Skip to main content

Healthy beverages may reduce the genetic risk of abdominal obesity and related metabolic comorbidities: a gene-diet interaction study in Iranian women

Abstract

Background & aims

The nutrition transition in developing countries like Iran causes the increasing rise of obesity and abdominal obesity rates. However, it is not yet well proven that environmental modifications like improving the quality of beverage intake can be effective in people who have a genetic predisposition to obesity. So, in the present study, we examine the interaction between genetic predisposition and healthy beverage index (HBI) with abdominal obesity and obesity-related metabolic risk factors in overweight and obese women.

Method

Based on inclusion and exclusion criteria, 202 overweight or obese females were chosen for this cross-sectional study. Body composition, anthropometric measures, physical activity, and beverage intake data were collected and analyzed using recognized and trustworthy methodologies. Biochemical tests were performed on serum samples. A genetic risk score (GRS) was calculated based on the results of genetic tests. The predetermined HBI was calculated based on previous studies. A generalized linear model was used to estimate the interactions between GRS and HBI (GLM).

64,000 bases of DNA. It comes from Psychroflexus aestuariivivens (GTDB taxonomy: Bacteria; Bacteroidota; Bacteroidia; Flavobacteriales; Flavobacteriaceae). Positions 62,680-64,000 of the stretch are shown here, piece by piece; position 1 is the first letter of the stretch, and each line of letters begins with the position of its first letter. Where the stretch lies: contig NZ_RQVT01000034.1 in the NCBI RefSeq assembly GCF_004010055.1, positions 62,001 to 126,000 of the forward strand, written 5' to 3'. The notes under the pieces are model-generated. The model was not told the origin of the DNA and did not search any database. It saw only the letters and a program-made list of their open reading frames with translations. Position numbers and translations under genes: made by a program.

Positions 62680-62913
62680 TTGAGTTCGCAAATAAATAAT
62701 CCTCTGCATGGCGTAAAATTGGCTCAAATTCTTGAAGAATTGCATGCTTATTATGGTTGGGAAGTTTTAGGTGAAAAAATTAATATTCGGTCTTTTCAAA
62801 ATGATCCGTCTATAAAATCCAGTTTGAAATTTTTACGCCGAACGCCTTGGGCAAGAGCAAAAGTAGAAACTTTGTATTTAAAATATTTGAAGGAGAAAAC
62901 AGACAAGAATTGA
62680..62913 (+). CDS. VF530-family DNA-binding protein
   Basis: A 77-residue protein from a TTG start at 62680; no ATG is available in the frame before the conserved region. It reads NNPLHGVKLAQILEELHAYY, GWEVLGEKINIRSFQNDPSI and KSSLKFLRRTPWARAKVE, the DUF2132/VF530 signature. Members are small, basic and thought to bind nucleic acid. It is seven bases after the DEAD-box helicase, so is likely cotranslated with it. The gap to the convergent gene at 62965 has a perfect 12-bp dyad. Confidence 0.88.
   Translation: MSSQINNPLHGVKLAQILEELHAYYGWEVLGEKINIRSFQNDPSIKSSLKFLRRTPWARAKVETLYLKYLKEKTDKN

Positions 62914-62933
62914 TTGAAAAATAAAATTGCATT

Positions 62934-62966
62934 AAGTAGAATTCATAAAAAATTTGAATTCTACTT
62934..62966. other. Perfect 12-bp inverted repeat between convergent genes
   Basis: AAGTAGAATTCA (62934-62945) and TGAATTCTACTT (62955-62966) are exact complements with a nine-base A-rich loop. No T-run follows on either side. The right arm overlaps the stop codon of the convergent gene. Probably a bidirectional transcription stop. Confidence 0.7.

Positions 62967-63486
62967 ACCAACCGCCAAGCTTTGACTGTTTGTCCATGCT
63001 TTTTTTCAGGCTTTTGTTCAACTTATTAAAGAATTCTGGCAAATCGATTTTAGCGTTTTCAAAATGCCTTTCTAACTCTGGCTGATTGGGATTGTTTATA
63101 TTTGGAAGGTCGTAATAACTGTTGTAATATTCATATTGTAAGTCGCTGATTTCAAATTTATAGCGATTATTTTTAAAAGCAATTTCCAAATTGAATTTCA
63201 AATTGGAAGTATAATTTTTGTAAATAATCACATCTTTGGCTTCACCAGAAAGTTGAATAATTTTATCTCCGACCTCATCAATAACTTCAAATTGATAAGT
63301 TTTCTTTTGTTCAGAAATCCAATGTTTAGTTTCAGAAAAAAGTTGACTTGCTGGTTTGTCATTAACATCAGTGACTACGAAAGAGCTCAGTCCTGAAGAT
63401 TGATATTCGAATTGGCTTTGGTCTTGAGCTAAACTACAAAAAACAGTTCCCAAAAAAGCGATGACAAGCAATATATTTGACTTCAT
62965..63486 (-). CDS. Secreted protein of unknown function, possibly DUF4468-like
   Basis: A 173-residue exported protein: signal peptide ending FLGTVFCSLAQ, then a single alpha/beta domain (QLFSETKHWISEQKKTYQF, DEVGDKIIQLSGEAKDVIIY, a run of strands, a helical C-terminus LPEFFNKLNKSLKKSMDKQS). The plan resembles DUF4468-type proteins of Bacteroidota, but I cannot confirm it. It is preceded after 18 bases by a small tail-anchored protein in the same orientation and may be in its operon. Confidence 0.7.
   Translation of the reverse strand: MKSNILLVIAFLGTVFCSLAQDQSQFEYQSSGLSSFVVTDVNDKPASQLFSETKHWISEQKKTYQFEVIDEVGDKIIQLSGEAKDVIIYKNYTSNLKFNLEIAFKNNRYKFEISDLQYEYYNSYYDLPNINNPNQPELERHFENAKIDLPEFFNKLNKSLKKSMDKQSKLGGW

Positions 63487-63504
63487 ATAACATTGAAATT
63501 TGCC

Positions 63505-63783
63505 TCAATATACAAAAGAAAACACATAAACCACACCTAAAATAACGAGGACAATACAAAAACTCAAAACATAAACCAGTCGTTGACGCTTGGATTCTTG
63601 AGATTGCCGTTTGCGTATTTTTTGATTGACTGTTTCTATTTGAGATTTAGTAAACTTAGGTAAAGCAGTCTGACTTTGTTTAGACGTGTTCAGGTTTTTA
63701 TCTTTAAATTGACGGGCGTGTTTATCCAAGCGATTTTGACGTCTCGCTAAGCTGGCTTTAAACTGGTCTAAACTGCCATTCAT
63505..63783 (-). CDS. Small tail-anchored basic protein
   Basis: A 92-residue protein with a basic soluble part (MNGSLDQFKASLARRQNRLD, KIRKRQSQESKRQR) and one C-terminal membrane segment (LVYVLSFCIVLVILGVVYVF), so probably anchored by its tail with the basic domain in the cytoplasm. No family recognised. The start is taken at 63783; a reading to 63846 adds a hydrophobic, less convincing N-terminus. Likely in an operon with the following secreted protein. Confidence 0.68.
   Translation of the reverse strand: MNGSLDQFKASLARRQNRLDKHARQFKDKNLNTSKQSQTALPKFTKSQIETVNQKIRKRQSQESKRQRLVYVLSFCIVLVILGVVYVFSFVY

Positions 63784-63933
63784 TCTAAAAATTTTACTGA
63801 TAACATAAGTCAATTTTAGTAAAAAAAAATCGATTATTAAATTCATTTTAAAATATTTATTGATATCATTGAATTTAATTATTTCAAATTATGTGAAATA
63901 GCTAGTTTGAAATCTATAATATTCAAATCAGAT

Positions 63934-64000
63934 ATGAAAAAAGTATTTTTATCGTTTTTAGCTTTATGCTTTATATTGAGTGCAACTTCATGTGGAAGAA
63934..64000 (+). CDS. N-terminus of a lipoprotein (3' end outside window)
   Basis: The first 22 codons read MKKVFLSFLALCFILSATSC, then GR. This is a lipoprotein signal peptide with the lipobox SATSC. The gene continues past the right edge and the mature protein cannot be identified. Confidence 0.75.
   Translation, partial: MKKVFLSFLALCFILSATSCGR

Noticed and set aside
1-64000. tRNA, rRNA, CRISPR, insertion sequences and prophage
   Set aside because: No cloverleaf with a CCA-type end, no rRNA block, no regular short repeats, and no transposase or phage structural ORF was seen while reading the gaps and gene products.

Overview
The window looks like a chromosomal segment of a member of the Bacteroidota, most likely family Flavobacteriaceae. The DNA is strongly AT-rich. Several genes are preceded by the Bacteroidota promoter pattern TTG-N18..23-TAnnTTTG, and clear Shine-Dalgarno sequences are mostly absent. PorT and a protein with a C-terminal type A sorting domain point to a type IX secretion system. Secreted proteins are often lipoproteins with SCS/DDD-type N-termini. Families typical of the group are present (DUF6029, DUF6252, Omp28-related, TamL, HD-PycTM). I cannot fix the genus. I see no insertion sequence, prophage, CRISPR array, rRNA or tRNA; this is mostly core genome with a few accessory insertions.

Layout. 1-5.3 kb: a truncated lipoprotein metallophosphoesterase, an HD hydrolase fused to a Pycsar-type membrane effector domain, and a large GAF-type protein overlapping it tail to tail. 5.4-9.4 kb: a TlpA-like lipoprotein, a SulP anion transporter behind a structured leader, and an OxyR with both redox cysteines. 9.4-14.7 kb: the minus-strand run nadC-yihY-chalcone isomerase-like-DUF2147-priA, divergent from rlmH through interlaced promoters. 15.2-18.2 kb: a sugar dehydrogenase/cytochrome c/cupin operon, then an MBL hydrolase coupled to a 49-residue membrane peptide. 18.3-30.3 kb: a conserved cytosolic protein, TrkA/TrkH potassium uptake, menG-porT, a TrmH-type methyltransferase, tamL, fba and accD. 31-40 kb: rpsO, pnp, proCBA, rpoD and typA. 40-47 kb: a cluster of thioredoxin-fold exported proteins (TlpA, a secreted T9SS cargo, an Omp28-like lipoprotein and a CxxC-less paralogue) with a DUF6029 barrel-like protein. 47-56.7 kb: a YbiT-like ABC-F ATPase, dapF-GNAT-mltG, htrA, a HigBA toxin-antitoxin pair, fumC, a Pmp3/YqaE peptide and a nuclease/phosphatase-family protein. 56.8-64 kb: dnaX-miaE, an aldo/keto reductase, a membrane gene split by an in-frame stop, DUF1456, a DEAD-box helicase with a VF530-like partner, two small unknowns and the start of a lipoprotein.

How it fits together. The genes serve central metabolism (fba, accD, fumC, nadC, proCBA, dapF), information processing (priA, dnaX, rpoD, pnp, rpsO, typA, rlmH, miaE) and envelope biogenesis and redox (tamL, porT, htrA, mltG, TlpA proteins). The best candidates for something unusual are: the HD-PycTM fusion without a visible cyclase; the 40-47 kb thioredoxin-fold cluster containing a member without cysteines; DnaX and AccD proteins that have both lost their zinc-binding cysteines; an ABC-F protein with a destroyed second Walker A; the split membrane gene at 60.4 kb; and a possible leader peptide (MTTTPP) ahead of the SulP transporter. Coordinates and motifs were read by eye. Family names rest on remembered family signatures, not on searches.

Results

We found significant interactions between GRS and HBI on WHR (β = − 0.39, CI: -0.07 to 0.001, P = 0.05) and WC (β = − 6.18, CI: − 13.41 to 1.05, P = 0.09). Also, there were significant gene-diet interactions for HBI and GRS on HDL (β = 7.09, CI: − 0.73 to 14.92, P = 0.07) and FBS (β = − 9.07, CI: − 18.63 to 0.47, P = 0.06).

Conclusions

These findings emphasize the HBI considering genetics appears to protect against the risks of abdominal obesity and metabolic associated obesity markers.

Introduction

Obesity and overweight are described as excessive and abnormal fat accumulation in adipose tissue, which are linked to a variety of non-communicable diseases that result in lower quality of life and early death [1,2,3]. The body mass index (BMI) has limitations in terms of information on body fat content and distribution as a screening tool for overweight and obesity [1, 4].